Tasmanian Museum and Art Gallery has a vision for igniting interest and repeat visitation. Picture: Kim Eiszele.
Janet Carding, Talking Point: Capital city museum and art gallery forever on the move, The Mercury, 6 October 2016
It is school holiday time and the Tasmanian Museum and Art Gallery is full of children.
Families are visiting the museum in droves to enjoy what is on offer, including performances in the Central Gallery, which has been transformed into the magical Prospero’s Library as part of TMAG’s latest major exhibition Tempest.
We have received positive feedback about this space since the exhibition opened as part of Dark Mofo in June, with visitors loving the flying books and wood-panel walls.
Tempest is a demonstration of TMAG’s vision for igniting interest and repeat visitation.
Like other museums and galleries around the world that are shedding the image as static repositories, these programs and exhibitions are part of turning TMAG into a dynamic organisation that changes regularly.
This way we encourage locals to come back frequently and see collections with fresh eyes, and always have a new hook to interest interstate and overseas tourists.
Tempest is a wonderful example of this because the exhibition’s many themes have created enticing connections across TMAG’s zoology, cultural heritage, and art collections. It has provided the opportunity to present natural history specimens alongside historic works of art, and our visitors have responded positively to seeing collections in different spaces, and surprises such as pairing pirates and parrots together.
The Central Gallery at the heart of the museum is regularly brought to life through public programming, such as monthly family days, school holiday programs and evening events. This space, created as part of the broader redevelopment of the museum completed more than three years ago, is essential to TMAG’s ability to respond to the changing nature of museums and our ability to do things differently. In July, we had choirs during the Festival of Voices, and next month Blue Cow Theatre will present Shakespeare’s The Tempest in this evocative space.
TMAG’s recent family exhibition, Pattern Play, is another example of how we are doing things differently. We are putting families at the centre of our public program.
Alongside the kaleidoscope of colour, spinning mandalas and interactive activities in the Jemima Wyman: Pattern Bandits display, TMAG used its own rich natural science collections to explore the patterns. TMAG’s first Children’s Festival, supported by the City of Hobart and delivered in April, reflected the pattern theme with special events, displays, programs and activities for and by children. We were helped by our new children’s reference panel, a group of 7- to 14-year-olds who told us what children want from a day at TMAG.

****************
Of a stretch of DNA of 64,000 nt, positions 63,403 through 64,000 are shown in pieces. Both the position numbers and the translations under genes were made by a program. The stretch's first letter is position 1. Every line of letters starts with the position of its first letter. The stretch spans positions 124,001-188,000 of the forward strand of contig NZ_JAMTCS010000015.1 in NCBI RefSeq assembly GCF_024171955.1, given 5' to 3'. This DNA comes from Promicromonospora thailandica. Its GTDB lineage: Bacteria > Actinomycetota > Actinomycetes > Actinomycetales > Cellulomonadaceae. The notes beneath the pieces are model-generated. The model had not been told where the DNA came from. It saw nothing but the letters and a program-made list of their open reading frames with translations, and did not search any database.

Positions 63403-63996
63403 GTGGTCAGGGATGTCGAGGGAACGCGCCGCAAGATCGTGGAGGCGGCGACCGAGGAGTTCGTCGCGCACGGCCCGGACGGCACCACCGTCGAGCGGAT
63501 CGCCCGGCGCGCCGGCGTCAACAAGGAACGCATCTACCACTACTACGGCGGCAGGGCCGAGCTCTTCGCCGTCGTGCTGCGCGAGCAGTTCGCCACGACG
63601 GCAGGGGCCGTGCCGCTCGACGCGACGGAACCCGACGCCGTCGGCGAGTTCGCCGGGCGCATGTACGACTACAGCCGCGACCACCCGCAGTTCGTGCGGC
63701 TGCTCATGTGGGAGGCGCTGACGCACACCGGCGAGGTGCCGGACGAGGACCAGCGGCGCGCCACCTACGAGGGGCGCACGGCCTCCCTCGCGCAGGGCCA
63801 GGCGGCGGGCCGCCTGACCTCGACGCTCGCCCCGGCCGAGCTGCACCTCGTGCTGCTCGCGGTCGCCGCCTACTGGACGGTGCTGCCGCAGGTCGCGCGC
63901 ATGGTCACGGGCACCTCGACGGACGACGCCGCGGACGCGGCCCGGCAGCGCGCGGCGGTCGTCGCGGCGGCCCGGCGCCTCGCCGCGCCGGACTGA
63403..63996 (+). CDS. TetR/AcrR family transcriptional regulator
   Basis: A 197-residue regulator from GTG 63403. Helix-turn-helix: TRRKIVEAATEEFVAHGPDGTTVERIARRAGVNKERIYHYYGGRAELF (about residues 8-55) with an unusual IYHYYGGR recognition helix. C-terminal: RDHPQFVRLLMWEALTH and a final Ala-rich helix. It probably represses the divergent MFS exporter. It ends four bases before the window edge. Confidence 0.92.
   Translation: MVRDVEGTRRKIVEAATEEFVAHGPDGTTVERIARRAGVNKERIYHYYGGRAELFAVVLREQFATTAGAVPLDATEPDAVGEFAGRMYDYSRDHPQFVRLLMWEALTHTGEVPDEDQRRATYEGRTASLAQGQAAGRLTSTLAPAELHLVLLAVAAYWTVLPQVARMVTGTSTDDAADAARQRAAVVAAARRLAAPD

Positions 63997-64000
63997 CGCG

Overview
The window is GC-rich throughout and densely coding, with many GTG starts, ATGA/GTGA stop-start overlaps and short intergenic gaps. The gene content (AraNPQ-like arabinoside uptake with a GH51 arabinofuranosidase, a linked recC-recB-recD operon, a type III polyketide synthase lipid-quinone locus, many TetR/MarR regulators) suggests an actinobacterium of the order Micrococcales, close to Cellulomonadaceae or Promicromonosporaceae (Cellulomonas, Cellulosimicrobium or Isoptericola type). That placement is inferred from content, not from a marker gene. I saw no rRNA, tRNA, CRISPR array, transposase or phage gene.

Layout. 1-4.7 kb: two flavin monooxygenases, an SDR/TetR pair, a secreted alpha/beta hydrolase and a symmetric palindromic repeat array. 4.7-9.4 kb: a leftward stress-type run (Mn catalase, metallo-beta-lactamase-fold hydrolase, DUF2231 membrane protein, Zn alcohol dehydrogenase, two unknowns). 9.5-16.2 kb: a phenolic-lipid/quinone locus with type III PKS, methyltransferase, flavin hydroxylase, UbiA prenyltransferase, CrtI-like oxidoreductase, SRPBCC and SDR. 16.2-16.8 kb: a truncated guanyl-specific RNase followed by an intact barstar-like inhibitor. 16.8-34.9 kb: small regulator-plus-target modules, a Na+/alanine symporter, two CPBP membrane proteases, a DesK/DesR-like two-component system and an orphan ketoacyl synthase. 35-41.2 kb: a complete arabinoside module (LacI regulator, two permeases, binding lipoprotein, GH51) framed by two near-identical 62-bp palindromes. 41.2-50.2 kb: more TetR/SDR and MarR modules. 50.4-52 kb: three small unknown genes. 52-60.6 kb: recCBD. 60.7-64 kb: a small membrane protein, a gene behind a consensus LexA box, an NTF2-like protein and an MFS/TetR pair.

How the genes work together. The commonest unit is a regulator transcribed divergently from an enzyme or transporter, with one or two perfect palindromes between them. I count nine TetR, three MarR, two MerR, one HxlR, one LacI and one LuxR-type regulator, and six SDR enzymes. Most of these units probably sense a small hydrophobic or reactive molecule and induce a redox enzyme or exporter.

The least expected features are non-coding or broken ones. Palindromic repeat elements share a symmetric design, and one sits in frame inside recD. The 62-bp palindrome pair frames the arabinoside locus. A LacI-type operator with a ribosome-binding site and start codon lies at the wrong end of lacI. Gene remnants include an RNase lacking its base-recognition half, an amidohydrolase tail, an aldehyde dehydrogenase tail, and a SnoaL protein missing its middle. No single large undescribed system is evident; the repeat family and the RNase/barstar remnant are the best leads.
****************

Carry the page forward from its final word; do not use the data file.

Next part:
Successful programming, particularly activities designed for families have contributed to the growth in visitation at TMAG we have seen over the past year. TMAG’s visitor numbers grew by 6 per cent in the 2015-16 financial year compared with the previous year.
These goals of a dynamic museum and involved community are at the heart of TMAG’s new Strategic Plan that was launched in June.
Over the next five years we aim to enrich, inspire and educate local and global communities by connecting them with Tasmania’s unique journey and place in the world.
We are now in the first year of implementing our goals within this new Strategic Plan.
One of the first actions will be the introduction of seasonal opening hours. We will reinstate Monday openings in the busy summer season from Boxing Day until the end of March each year, and the museum will open on every public holiday Monday year-round. This combination offers a balanced approach and ensures the museum is able to meet community expectations in the busy summer season, and at the same time is able to maintain quality programming and deliver on the broader objectives established in the strategic plan.
The biggest challenge for TMAG over the next five years is to put the state’s collection online. By digitising our collection, we hope to make it possible to share this incredible resource and our curators’ expert knowledge with a much wider audience to encourage engagement, generate more conversations, and gain more knowledge.
In future we hope that you will be able to dive deep into the collection as part of your visit to TMAG, but also access it from wherever you might be, across the state and beyond.
As we have shown with our children’s reference panel, we want the community to help shape their museum by providing chances for our visitors to tell and share their own stories in our projects, including oral histories.
TMAG’s exhibitions opening in December provide two more chances for involvement. kanalaritja: An Unbroken String is a national touring exhibition celebrating Tasmanian Aboriginal shell stringing practices. It is the result of a huge involvement by the local Tasmanian Aboriginal community during the development phase, including provision of beautiful, delicate and rare works evidencing the stringing skills of the local community — in the past, present and the future.
One Hell of an Inferno: the 1967 Tasmanian Bushfires will gather stories from the community through oral and visual history as well as through poignant artefacts. It will strengthen TMAG’s role as the primary place where Tasmanians of all ages come to learn about, participate in, and create the cultural identity of their island state.
TMAG has adapted many times over its 150-year history, each time balancing old and new to delight its visitors. My aim is that the children visiting this week seeing Terrapin’s talented performers bring our objects to life will become our next generation of passionate advocates, and will one day bring their children to TMAG.
Janet Carding is director of the Tasmanian Museum and Art Gallery.